Three-year-old trotter Father Patrick is ready to get back to action Sunday in a division of the Tompkins-Geers Stakes at Tioga Downs in New York, looking to return to his winning ways after going off stride in the Hambletonian, snapping a 15-race unbeaten streak. His driver, Yannick Gingras, is ready too. "Win or lose, I'd always be looking forward to getting back on the track with him," Gingras said. "He's a great horse. He's provided me with great thrills so far, and I'm sure there are plenty more to come. "I'm looking forward to showing everybody what a great horse he is." Father Patrick's return is part of a card that features 10 Tompkins-Geers divisions for trotters and pacers. Among the horses competing Sunday are 3-year-old male pacer JK Endofanera, who earlier this year won the North America Cup, and multiple stakes-winning 3-year-old female pacers Precocious Beauty and Uffizi Hanover. Trained by Jimmy Takter, Father Patrick has won 16 of 18 career races and $1.26 million. He was the Hambletonian favorite, but drew post No. 10 - the outermost spot on the gate at the Meadowlands Racetrack - and went off stride at the start. The million-dollar race was won by Trixton, another colt from the Takter Stable, with Takter himself in the sulky. "I scored (Father Patrick) down pretty hard because I've never left with him before," Gingras said after the race. "I wanted him to pay attention and be ready for (the start). The gate opened and I touched him on the tail with the whip and he took off running. It's so unfortunate. Knock on wood, I'll have another chance. But he never will." Gingras, who leads all harness racing drivers in purses with $7.23 million this year, won five stakes races on Hambletonian Day. But he still had difficulty feeling upbeat. "It was a great day, but I still went home and was very disappointed," Gingras said. "When you focus on a race for so long, that's what makes it such a disappointment. There are only a couple million-dollar races and I haven't won one yet. That day had it all - the million dollars, the Hambletonian, Father Patrick and everything he's accomplished. It was such a downer. Even though I had a great day, I didn't feel like celebrating. "I do still think about it. It's a race I'll always want to take back, but you've got to live with it now at this point." Father Patrick races Sunday in the second of two Tompkins-Geers divisions for 3-year-old male trotters. His split also includes Datsyuk, who finished sixth in the Hambletonian. "They said he came out of the (Hambletonian) fine and he trained back good," Gingras said about Father Patrick. "That was to be expected. There's nothing wrong with him, so I'm sure he'll be ready to go on Sunday." The first of the Tompkins-Geers divisions for 3-year-old male trotters includes Dexter Cup winner Sumatra and Hambletonian fifth-place-finisher Resolve, a colt trained by Takter's daughter, Nancy Johansson. Precocious Beauty, who was the 2013 Dan Patch Award winner for best 2-year-old female pacer, and Uffizi Hanover meet in the sole Tompkins-Geers for 3-year-old female pacers. Precocious Beauty is coming off a win in the Empire Breeders Classic on Sunday at Tioga. The Tompkins-Geers for 3-year-old male pacers includes not only JK Endofanera, but Sweet Rock, who won the New Jersey Classic at odds of 92-1 on Hambletonian Day, and New Jersey Sire Stakes champion Doo Wop Hanover. Among the 2-year-old female trotters in action is Jolene Jolene, who finished second in the Merrie Annabelle Stakes. "There are a lot of nice horses racing there, that's for sure," Gingras said. by Ken Weingartner, for Harness Racing Communications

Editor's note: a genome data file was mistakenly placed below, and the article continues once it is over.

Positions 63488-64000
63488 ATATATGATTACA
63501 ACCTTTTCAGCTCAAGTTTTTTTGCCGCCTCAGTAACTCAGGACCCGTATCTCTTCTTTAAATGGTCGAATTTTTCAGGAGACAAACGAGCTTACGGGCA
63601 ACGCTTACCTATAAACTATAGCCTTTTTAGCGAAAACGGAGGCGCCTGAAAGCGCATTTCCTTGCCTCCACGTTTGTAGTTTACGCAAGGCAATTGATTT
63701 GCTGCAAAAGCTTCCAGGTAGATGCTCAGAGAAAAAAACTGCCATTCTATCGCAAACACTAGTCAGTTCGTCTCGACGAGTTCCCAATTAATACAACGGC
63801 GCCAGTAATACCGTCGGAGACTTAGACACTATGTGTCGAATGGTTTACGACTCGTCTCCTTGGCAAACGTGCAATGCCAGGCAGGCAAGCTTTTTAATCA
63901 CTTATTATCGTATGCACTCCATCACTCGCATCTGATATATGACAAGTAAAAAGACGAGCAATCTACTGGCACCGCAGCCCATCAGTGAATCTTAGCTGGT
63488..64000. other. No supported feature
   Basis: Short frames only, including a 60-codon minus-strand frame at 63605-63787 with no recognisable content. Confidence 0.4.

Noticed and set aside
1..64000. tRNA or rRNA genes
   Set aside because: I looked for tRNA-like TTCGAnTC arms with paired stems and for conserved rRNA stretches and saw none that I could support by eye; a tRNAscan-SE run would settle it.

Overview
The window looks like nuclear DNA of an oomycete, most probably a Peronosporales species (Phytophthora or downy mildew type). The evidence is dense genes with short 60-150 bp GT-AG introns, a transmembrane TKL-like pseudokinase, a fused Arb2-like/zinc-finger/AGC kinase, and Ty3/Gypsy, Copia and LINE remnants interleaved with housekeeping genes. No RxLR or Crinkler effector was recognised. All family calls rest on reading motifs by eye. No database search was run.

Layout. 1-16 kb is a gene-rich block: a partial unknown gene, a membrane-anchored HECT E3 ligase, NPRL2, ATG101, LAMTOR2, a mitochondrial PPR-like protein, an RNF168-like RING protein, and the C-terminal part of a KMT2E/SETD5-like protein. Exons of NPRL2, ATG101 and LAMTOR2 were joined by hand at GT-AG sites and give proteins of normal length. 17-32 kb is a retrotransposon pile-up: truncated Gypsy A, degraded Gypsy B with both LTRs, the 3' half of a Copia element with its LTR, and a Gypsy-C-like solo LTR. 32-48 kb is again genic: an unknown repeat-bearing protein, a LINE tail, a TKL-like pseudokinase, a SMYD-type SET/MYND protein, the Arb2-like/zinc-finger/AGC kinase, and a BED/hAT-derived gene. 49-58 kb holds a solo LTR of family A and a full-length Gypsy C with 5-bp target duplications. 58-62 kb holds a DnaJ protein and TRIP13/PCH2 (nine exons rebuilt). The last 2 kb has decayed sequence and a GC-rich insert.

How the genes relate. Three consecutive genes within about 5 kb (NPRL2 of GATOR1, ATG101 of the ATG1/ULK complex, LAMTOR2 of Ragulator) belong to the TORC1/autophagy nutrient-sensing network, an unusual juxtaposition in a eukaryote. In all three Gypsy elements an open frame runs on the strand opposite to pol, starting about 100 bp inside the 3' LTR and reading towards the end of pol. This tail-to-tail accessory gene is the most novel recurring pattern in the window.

In case you have not already signed up for Harnesslink’s great new newsletter called Insider Access, then here is your chance. Just click here and within seconds you will be on track for the latest news in harness racing that you will not see or read about anywhere else, even on our own website. This week’s newsletter contains the following feature stories: Boxing matches at the Hambletonian?- We can understand how people can get so overwhelmed with passion for harness racing. It is very exciting. It has the drama of who will win, can my horse beat your horse, and we have the ability to make legal wagers on the outcome of nearly every event to back up our verbal claims of who is the best. But some people seem to take it a bit over the top and punches begin to fly. The Irish, Scots, Welsh and Brits have true passion for racing -The harness racing people in Ireland and the United Kingdom know an awful lot about harness racing in North America. We wish we could just bottle it up and feed it to everyone else. New Zealand “Horse of the Year” Awards - It is never easy every year to take the New Zealand racing awards seriously when they have such an outdated and archaic way of determining who should be awarded the title of being the best in each respective age group. Stallion Review – Rock N Roll Heaven - Continuing on with our stallion review series today we have produced an in depth review for the very good racehorse and stallion Rock N Roll Heaven, p,3,1:47.3m ($2,774,478). Clubs – The need for change - It has been immensely satisfying to us here at Harnesslink to have received so much positive support from so many quarters from all over New Zealand on the publication of our recent opinion piece. Don’t miss out on the next edition of Insider Access. The newsletter currently comes out every other Tuesday morning (North America), Tuesday afternoon (Europe) and Wednesday morning (Australasia).